That's why it can't be said the Elsie Dinsmore books teach children how to be moral.** They don't. They teach obedience to authority. That's it. Elsie D. is a pharisee, and she's not interested in looking any deeper into the substance of goodness. She never even thinks about why she should be good.

"I see it will never do for me to try to quote Scripture to you," he
remarked, looking rather discomfited; "for you know a great deal more
about it than I do."


Huzzah. Someone is now claiming that Elsie D. is an expert on religious matters. This is actually a sort of facet of literalism, the idea of following exactly what the Bible says; and if it's all about what the Bible says then it's about this Bible right before you; and if that's the case Elsie doesn't have to tell anyone what it means in the original Greek, which would rather stump her, since she is eight. She also doesn't have to understand concepts like old vs. new and metaphor and such; we're being literal, so you just recite. Longest-winded parrot wins!

Anyway, Elsie D. and the Travail have another round of parroting and the whole thing grinds to a halt because we're out of verses, which is relieved by Daddy D. wandering onto the scene:

Mr. Dinsmore felt a pang of jealousy at seeing his little girl in
Travilla's arms, which he would have been ashamed to acknowledge to
himself, but it caused his tone to be even more than usually stern and
severe as he hastily inquired, "What are you doing here, Elsie--crying
again, after all I have said to you? Go to your room this moment, and
stay there until you can show a cheerful face!"

Mr. Travilla set her down, and she obeyed without a word, not even daring
to look at her father.

There was a moment of embarrassing silence after she had gone.


Yes, that whole thing was creepy and awkward, thank you for recognizing it. So Travail says that he was talking with Elsie and she out-quoted him, and Daddy D. never asks what Travail is doing just wandering his property without so much as a "hey, mind if I stalk your garden for a chat with your daughter? Thanks, I'll leave at tea-time" or something.

"We do not all see alike, Dinsmore," remarked his friend, "and though I
do not say that you are wrong, I must acknowledge that were I in your
place, I should do differently, because I should fear that the child was
acting from _principle_ rather than self-will or obstinacy."


How do you have principles without self-will, and hasn't she been entirely obstinate? Oh, whatever. Just shut up, Travilla, nobody cares about your stupid opinions. Daddy D. agrees but has to careen us suddenly into total wrong. I have been watching YouTube videos of physics glitches in ragdoll games, so I can picture this whole exchange flying over the horizon like a villager riding a shockwave:

"_Give up_ to her, Travilla? never! It astonishes me that you could
suggest such a thing!" exclaimed Mr. Dinsmore with almost fierce
determination. "No, I _will_ conquer her! I will break _her will_,
though in doing so I break my own heart."

"And _hers_, too," murmured Travilla in a low, sad tone, more as if
thinking aloud than answering his friend.

Mr. Dinsmore started. "No, no," he said hurriedly, "there is no danger of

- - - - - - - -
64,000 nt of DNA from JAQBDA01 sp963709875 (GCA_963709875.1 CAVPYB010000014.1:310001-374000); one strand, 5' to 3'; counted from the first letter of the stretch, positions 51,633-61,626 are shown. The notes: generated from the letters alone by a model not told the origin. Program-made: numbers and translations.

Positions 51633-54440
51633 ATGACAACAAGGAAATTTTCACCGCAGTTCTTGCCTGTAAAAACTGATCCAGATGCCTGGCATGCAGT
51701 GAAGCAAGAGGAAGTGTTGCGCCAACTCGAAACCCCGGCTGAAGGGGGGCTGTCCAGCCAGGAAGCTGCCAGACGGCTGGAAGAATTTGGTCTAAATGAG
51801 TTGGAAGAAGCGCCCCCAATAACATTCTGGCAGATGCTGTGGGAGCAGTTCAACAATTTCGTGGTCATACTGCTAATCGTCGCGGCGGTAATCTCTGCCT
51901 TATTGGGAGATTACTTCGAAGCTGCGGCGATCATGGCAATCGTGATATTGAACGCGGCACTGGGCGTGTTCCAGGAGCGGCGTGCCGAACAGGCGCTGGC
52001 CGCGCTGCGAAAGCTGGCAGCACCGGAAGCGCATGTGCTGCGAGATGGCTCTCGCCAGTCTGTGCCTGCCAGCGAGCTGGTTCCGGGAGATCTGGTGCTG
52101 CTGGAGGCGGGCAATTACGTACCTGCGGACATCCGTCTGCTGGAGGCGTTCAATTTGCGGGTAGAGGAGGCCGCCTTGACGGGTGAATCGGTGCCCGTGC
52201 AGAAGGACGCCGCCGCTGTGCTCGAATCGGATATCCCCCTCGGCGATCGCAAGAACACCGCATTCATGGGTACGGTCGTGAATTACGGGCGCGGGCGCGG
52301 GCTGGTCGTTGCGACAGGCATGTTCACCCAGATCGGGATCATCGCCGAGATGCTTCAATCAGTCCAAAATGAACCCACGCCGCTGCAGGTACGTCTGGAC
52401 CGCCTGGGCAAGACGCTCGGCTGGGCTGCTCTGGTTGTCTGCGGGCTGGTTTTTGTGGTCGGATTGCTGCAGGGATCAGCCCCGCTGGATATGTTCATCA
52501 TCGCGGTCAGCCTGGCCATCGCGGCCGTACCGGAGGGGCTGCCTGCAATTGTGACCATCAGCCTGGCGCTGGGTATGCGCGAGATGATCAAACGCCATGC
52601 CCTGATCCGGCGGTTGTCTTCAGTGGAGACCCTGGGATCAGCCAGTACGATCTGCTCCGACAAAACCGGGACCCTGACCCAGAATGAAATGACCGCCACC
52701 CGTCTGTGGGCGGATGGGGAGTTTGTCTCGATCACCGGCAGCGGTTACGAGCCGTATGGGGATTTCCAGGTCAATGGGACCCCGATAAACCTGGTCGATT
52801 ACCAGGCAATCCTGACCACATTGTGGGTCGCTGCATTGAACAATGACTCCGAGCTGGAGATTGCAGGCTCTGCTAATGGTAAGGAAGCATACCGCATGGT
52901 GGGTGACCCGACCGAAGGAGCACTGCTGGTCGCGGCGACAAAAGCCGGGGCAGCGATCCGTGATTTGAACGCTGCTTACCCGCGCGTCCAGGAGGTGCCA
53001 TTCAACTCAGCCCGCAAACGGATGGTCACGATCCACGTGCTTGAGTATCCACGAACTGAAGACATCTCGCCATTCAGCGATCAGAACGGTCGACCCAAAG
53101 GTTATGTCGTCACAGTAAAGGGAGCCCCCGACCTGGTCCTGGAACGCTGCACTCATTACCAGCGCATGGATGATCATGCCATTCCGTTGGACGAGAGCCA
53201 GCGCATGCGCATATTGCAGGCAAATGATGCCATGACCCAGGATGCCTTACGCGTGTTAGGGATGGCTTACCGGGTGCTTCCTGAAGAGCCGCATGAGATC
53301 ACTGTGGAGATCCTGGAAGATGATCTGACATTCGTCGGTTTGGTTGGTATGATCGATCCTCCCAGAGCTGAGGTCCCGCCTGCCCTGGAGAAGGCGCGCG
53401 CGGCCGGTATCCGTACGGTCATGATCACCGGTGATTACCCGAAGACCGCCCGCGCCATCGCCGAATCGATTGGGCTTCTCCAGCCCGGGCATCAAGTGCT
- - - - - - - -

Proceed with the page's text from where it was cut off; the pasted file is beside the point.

_that_; else she would certainly have given up long ago."


I don't know where to start, it's such a yarnball of wrong. 1. The bad guys do things like break people's will. 2. "I will conquer her" usually appears in a romance novel. Possibly a pirate novel talking about a ship or a historical novel talking about a queen or country, but it's associated with romance novels. 3. Why is this so important? 4. How on earth do you break someone's will without affecting their heart? 5. What is he freaking out about? It's like noticing a teeny firecracker in the middle of a cannon war.

6. Why give this to your child? Why tell your child you might be in a relationship with them that requires utter obedience, that disobedience might result in love being withdrawn, and that the relationship could get adversarial and involve their psychological devastation? It's never clear how much of Daddy D's parenting is supposed to be a cross for martyr Elsie and how much is supposed to be good for her, especially not with that damned punishment obsession thrown in, and Travail certainly isn't reacting to "I will conquer her" like Daddy D. has just completely lost it.

7. Regardless of point 1, if the duty of a parent is to prepare their child for adulthood, how does breaking her will do that? If Daddy D's plan is immoral and Elsie's morality is based on legality, not ethics, where is the morality in this book? How does that fit question 6? Are parents still raising their children with some idea of owning their children, and their children owing them? Am I completely missing the point when I think they just assume that it's good because it's old, they don't question it because people were kinda weird back then, and they limit their selection of good books? Do they like the bits I'm questioning?

Well, they probably don't agree with Elsie really, so I guess I can't overthink that. So one of Daddy D's guests comes by, notices Elsie is getting sick, comments that if Elsie was her kid she would be worried she was going into a decline, and then pretty much immediately afterward realizes her role in the plot is done and GTFOs.

His tone lacked its usual harshness, yet the little girl came to him
trembling so that she could scarcely stand.

It displeased him.

"Elsie," he said, as he took her hand and drew her in between his knees,
"why do you always start and change color when I speak to you? and why